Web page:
ERBIL, Kurdistan Region — Oil capacity at a joint Iran-Iraq on the southern borders will increase by 50,000 barrels per day.
Managing Director of Iran’s Petroleum Engineering and Development Company has stated that production capacity at Karun currently stands at 300,000 barrels per day and it is expected to reach 350,000 barrels by March 21.
Karun is in Iran’s Khuzestan province, which borders Basra in Iraq.
Noureddin Shahnazizadeh, the managing director, added that the development of joint oilfields was pursued immediately after the 11th government came to office.
President Hassan Rouhani was re-elected Iranian president in May 2017.
The petroleum ministry has announced it will prioritize development of its South Azadegan, North Azadegan, Yadavaran, South Yaran, North Yaran fields, while Iraq has announced further development of the South Pars block.
Iran has been trying to attract hundreds of billions of dollars’ worth of foreign investment for its energy sector, following the landmark Iran nuclear deal (JCPOA) signed in 2015 with the five permanent members of the UN Security Council plus Germany.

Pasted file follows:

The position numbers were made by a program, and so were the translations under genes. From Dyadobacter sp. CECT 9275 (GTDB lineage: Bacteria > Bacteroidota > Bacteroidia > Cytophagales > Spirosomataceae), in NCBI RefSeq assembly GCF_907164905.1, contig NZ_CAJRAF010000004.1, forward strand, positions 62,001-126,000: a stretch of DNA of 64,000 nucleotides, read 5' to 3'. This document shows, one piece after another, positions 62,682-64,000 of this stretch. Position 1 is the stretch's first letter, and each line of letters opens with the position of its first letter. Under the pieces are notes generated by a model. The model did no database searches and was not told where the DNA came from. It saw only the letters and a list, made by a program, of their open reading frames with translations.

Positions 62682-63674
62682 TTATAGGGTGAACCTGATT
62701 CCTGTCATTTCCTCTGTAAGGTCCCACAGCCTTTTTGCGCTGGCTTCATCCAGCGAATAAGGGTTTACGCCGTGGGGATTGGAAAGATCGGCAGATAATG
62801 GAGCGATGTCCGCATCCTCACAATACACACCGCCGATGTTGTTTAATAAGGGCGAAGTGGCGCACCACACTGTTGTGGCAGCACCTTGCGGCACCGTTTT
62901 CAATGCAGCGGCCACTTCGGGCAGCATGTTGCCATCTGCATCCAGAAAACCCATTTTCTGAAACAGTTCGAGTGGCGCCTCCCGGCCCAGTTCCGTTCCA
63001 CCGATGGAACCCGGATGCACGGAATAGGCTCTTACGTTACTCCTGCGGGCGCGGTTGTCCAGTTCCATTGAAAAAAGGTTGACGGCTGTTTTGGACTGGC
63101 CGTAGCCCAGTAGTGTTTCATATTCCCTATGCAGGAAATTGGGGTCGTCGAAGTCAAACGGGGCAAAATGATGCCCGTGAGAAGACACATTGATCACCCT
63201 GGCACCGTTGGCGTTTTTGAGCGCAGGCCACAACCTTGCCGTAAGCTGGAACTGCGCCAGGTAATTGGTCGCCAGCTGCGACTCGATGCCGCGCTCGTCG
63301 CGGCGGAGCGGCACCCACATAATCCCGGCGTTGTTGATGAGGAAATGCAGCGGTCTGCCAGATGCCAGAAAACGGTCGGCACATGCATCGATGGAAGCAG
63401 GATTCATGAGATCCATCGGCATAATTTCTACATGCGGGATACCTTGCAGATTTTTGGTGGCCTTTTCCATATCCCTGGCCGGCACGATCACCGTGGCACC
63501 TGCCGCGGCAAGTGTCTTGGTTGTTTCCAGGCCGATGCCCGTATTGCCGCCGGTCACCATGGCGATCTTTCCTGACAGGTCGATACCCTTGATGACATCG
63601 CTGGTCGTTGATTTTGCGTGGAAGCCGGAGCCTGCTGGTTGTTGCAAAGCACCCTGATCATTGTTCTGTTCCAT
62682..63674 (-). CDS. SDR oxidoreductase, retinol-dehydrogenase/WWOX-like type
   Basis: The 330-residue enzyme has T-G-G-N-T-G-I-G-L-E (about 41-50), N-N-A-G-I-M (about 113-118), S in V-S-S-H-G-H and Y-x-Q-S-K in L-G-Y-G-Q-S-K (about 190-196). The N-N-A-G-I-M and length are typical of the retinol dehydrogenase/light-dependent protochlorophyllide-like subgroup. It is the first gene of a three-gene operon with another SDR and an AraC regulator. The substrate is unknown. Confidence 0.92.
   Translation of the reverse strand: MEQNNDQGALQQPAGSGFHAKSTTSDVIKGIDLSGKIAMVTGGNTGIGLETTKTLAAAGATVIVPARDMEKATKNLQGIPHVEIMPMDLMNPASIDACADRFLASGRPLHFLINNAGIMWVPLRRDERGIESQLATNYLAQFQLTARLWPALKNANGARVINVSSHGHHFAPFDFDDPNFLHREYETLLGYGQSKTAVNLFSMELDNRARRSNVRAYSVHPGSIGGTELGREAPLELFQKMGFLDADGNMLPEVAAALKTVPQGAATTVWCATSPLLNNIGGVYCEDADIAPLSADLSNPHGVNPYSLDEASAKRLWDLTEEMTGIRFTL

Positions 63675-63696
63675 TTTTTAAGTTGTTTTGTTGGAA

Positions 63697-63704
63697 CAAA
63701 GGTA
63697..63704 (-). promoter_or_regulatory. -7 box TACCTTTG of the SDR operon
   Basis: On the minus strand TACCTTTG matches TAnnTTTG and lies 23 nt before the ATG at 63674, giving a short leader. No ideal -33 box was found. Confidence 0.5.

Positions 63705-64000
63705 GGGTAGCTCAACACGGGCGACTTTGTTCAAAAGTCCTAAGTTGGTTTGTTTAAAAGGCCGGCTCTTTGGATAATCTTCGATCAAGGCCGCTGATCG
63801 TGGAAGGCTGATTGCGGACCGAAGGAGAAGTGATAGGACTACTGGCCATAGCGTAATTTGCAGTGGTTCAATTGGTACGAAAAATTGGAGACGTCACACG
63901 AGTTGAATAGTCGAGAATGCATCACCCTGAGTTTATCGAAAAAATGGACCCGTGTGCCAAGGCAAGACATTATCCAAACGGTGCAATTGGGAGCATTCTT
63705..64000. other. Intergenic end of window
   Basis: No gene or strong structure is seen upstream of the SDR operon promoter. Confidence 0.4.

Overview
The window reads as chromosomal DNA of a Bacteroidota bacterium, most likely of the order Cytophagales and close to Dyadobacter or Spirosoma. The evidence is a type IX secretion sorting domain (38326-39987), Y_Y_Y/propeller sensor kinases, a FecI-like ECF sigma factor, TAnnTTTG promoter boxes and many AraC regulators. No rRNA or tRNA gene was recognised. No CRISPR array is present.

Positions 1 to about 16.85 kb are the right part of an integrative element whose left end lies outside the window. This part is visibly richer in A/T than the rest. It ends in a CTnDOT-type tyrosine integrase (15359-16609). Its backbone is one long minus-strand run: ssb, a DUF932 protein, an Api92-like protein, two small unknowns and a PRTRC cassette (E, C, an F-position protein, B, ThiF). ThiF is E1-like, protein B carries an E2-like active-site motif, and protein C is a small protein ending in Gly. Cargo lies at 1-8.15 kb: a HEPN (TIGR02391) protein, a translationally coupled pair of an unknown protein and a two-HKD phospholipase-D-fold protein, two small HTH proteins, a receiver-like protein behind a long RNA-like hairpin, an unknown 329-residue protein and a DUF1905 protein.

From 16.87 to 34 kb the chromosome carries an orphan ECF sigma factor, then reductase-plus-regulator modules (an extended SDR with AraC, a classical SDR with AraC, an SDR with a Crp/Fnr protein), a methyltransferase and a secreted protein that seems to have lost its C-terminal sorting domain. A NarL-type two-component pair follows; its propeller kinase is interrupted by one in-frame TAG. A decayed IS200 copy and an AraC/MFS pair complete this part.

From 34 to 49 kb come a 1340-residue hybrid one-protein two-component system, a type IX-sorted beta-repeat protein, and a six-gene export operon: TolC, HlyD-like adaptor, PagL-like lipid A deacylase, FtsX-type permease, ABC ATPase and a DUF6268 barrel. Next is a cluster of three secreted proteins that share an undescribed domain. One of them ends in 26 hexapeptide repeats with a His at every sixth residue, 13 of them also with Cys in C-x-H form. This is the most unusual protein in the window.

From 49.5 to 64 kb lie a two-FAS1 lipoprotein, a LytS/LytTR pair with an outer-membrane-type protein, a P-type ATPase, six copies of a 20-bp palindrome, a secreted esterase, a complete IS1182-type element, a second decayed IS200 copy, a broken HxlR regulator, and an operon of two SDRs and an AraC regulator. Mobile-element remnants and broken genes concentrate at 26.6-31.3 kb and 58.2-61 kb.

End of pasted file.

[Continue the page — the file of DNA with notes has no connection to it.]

The deal provided sanctions relief in return for limiting Iran’s nuclear activities.
While Iraq aims to rebuild its infrastructure following the 2003 US invasion, subsequent al-Qaeda insurgency, and fight against ISIS, its oil ministry announced in Kuwait on Thursday that the country aims to increase oil production from 5 million bpd to 7 million bpd by 2022.
Iraq sought $88 billion for projects at the Kuwait conference to rebuild infrastructure. Iraq got less than a third of that.
While countries were quick to “pledge,” “invest,” or “loan” funds to Baghdad, no business deals were signed at the three-day conference in Kuwait, according to The New York Times.
Iraq has also benefitted from the control of Kirkuk and other disputed oil fields since its October incursion and takeover of areas which have nearly halved the revenues of the Kurdistan Region, according to the KRG.